Opacity of fluffy dust aggregates

Akimasa Kataoka, Satoshi Okuzumi, Hidekazu Tanaka, Hideko Nomura

Research output: Contribution to journalArticlepeer-review

78 Citations (Scopus)

Abstract

Context. Dust grains coagulate to form dust aggregates in protoplanetary disks. Their porosity can be extremely high in the disks. Although disk emission may come from fluffy dust aggregates, the emission has been modeled with compact grains. Aims. We aim to reveal the mass opacity of fluffy aggregates from infrared to millimeter wavelengths with the filling factor ranging from 1 down to 10-4. Methods. We use Mie calculations with an effective medium theory. The monomers are assumed to be 0.1 μm sized grains, which is much shorter than the wavelengths that we focus on. Results. We find that the absorption mass opacity of fluffy aggregates is characterized by the product a × f, where a is the dust radius and f is the filling factor, except for the interference structure. The scattering mass opacity is also characterized by af at short wavelengths while it is higher in more fluffy aggregates at long wavelengths. We also derive the analytic formula of the mass opacity and find that it reproduces the Mie calculations. We also calculate the expected difference of the emission between compact and fluffy aggregates in protoplanetary disks with a simple dust growth and drift model. We find that compact grains and fluffy aggregates can be distinguished by the radial distribution of the opacity index β. The previous observation of the radial distribution of β is consistent with the fluffy case, but more observations are required to distinguish between fluffy or compact. In addition, we find that the scattered light would be another way to distinguish between compact grains and fluffy aggregates.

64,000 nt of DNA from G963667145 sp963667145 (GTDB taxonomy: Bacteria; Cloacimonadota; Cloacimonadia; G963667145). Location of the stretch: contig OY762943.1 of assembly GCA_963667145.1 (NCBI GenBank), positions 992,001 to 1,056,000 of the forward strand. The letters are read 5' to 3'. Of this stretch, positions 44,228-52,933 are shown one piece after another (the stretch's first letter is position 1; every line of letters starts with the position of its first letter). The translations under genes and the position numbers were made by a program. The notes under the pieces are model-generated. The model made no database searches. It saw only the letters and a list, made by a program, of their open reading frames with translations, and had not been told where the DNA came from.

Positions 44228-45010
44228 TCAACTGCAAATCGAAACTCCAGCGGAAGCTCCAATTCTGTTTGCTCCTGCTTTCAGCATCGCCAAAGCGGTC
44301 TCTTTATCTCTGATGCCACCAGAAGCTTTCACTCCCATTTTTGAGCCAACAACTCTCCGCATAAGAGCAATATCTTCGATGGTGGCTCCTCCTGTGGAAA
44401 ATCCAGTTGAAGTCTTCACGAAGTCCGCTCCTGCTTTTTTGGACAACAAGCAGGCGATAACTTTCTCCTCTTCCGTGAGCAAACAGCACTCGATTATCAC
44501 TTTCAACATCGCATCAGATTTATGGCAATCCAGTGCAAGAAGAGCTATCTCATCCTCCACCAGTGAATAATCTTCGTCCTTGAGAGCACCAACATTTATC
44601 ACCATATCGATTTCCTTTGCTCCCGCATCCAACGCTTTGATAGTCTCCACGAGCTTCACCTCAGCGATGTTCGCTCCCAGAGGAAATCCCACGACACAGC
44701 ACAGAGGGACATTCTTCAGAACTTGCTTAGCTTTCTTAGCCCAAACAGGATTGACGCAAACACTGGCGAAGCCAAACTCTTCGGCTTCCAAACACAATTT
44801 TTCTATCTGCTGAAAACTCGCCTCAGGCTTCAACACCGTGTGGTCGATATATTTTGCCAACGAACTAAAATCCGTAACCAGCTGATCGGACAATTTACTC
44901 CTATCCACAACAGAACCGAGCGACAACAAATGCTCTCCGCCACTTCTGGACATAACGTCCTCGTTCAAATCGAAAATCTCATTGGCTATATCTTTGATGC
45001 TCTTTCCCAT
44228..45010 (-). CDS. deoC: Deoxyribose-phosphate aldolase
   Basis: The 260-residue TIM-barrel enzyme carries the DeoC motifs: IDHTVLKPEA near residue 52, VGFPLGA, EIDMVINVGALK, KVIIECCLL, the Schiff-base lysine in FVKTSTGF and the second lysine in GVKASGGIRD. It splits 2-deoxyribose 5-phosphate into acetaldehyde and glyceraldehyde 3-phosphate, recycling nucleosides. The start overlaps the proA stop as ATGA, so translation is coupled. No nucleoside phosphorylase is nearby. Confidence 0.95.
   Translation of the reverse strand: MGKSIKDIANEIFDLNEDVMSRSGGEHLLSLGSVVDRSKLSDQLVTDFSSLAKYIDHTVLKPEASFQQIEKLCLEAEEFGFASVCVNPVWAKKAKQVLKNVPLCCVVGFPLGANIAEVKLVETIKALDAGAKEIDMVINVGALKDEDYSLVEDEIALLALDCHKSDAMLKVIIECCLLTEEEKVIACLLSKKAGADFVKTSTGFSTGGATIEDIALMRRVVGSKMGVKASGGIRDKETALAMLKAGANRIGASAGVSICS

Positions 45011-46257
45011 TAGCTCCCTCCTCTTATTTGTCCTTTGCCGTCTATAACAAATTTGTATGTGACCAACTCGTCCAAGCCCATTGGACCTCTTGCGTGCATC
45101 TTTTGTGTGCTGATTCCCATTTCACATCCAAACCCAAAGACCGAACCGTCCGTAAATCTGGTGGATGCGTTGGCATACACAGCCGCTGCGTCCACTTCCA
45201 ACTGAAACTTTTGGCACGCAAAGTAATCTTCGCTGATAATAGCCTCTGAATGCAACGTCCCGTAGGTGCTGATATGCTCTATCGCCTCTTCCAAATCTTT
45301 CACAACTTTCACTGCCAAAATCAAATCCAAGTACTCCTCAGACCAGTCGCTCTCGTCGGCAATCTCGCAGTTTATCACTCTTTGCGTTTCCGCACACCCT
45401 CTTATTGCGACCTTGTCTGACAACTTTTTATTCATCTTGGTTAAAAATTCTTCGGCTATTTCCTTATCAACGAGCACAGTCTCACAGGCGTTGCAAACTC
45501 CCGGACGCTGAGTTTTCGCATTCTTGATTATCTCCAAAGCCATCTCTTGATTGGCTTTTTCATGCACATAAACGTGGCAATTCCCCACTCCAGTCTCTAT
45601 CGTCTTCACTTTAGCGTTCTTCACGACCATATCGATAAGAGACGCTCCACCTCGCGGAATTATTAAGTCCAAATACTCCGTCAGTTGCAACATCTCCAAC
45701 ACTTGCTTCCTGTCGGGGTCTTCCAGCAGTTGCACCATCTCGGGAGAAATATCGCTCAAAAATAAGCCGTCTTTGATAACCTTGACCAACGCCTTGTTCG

Original languageEnglish
Article numberA42
JournalAstronomy and Astrophysics
Volume568
DOIs
Publication statusPublished - 2014 Aug
Externally publishedYes

Keywords

  • Planets and satellites: formation
  • Protoplanetary disks

ASJC Scopus subject areas

  • Astronomy and Astrophysics
  • Space and Planetary Science

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